What’s the sales ratio of your online and offline?
Right now, offline to online is at 45:55. But in the coming few years, we see it reaching 50-50.
With the offline space being so critical in this category, what’s your approach to store experience and in-store elements like fit-outs?
The entire store experience depends on the brand language that we have defined - irrespective of the store size and format, so there is a certain consistency and uniformity in terms of the branding, colours, lighting and materials that we use in the stores. At the same time, we make sure to keep changing the design of store elements in order to break the monotony for the customer and maintain freshness of look and feel. So for example, depending on a certain product launch, we add a touch of the right shade to our fixtures. The idea is for the customer to understand that it’s not just the product, but the overall experience that we focus on.
Given that there is a very clearly defined brand identity or language, as you said, how challenging is it for you to find suppliers who can deliver what you need, especially for store solutions like fixtures?
We have managed to build a network of suppliers over the years. Once the brand language is defined, it becomes easy to get things done from the suppliers, as it’s just a matter of replicating it at all the stores. But yes, in remote areas, it's sometimes difficult to find a vendor. So we have region wise vendors to meet our local requirements. But then it’s important to categorically define the task and make sure we find a vendor who has the capacity to take on that task.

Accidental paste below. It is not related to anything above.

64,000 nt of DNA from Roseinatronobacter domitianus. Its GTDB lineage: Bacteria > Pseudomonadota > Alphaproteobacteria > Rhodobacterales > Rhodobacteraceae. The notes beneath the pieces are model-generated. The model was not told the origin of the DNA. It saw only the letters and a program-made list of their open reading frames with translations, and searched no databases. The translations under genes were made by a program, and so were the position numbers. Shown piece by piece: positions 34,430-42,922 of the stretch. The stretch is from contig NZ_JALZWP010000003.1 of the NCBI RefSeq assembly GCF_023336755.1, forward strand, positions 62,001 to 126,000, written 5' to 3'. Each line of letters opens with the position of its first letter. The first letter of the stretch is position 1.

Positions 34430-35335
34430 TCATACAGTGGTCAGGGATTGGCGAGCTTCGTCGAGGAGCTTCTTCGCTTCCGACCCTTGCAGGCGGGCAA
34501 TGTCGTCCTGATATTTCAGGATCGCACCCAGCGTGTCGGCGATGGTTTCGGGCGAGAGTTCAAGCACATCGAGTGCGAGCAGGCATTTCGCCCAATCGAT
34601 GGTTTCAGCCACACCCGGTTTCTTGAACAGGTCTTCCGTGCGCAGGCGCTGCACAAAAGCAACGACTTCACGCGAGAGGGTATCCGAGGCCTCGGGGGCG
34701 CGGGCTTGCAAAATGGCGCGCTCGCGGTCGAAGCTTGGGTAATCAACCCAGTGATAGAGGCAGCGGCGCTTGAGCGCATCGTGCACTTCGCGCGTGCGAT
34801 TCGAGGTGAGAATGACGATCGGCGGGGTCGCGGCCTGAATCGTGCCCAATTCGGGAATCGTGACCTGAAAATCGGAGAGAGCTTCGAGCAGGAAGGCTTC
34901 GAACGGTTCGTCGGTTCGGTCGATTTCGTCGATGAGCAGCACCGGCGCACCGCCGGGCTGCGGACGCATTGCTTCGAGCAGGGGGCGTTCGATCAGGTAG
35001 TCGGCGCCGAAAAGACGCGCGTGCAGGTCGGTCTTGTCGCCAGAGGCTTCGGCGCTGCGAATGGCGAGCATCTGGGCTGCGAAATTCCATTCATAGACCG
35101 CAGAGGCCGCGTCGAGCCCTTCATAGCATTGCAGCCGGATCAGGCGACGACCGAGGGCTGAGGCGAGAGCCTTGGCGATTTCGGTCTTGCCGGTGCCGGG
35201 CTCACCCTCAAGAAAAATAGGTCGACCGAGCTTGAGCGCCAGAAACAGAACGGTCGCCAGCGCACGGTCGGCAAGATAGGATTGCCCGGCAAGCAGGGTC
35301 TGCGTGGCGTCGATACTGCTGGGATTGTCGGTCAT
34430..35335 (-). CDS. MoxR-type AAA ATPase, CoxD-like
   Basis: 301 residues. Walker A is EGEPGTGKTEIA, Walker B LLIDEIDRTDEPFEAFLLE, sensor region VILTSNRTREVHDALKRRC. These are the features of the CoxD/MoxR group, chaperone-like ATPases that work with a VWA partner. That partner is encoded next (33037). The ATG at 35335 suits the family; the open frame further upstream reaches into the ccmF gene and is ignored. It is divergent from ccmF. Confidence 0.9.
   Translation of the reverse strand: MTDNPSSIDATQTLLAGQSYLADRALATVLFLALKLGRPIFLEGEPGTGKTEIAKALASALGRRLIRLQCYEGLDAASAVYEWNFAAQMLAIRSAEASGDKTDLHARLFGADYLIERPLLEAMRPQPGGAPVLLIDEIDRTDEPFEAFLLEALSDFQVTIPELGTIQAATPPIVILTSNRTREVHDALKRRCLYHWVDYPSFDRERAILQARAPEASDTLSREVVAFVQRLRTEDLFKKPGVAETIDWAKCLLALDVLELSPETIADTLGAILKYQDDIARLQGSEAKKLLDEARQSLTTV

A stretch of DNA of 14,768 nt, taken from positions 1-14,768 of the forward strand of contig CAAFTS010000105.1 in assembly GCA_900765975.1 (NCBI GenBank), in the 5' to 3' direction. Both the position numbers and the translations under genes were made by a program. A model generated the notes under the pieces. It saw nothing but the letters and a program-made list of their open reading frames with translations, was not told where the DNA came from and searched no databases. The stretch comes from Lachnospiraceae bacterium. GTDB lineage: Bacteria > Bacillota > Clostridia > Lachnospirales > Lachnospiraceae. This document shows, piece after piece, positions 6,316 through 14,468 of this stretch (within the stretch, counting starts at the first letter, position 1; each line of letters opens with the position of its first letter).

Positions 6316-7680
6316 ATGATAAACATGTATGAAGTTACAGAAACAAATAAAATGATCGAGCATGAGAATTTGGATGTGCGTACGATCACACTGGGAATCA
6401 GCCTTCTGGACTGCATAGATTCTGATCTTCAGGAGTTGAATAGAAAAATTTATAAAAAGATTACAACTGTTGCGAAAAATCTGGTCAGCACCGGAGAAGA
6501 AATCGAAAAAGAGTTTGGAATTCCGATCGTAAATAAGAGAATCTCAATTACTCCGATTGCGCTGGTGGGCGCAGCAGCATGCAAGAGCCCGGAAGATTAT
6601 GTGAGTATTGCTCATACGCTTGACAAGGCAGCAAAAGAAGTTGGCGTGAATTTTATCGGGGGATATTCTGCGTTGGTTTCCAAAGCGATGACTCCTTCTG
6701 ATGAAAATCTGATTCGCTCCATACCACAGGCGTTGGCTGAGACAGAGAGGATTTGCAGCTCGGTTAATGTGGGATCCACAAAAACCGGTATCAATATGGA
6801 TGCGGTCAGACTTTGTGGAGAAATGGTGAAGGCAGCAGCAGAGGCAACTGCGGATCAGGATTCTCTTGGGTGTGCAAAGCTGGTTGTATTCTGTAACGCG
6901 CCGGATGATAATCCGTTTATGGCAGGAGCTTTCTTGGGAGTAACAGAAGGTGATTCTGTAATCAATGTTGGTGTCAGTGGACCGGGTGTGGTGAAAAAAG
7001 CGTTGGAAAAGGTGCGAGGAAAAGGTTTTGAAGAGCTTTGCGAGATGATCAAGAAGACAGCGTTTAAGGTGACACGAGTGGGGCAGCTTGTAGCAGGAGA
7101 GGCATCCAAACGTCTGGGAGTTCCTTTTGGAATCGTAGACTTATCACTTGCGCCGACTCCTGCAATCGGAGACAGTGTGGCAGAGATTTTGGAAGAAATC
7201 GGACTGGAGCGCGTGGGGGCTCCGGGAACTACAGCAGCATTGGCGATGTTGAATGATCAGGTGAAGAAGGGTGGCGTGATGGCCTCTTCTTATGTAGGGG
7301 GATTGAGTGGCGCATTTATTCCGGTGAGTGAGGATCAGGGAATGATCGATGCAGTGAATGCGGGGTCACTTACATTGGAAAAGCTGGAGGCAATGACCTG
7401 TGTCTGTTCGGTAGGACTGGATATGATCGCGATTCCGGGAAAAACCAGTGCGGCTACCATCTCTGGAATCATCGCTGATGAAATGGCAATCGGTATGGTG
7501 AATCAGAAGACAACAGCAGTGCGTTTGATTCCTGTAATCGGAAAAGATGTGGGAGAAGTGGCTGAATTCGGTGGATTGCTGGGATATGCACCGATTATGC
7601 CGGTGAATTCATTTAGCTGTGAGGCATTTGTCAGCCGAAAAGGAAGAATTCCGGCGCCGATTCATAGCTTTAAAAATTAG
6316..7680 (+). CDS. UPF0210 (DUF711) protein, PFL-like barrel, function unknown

Broadly, what do you look for in a fixture supplier or a partner?
For one, the kind of facility and infrastructure they have is an important factor. Secondly, their capacity for timely delivery is also important., So it’s also very important for us to understand their capacity so we know that when a supplier commits to a timeline, whether he can stick to it or not. Having a playbook with a streamlined process in place is thus important. We have a process in place for onboarding vendors, by which our team can understand all these important aspects.
Finally, any new expansion plans or other goalposts this year?
We want to scale up our GT presence from 5000 outlets to 25,000 in the coming year and, like I said, we are trying to double our business from last year. More importantly, we want to build a legacy brand that stays forever.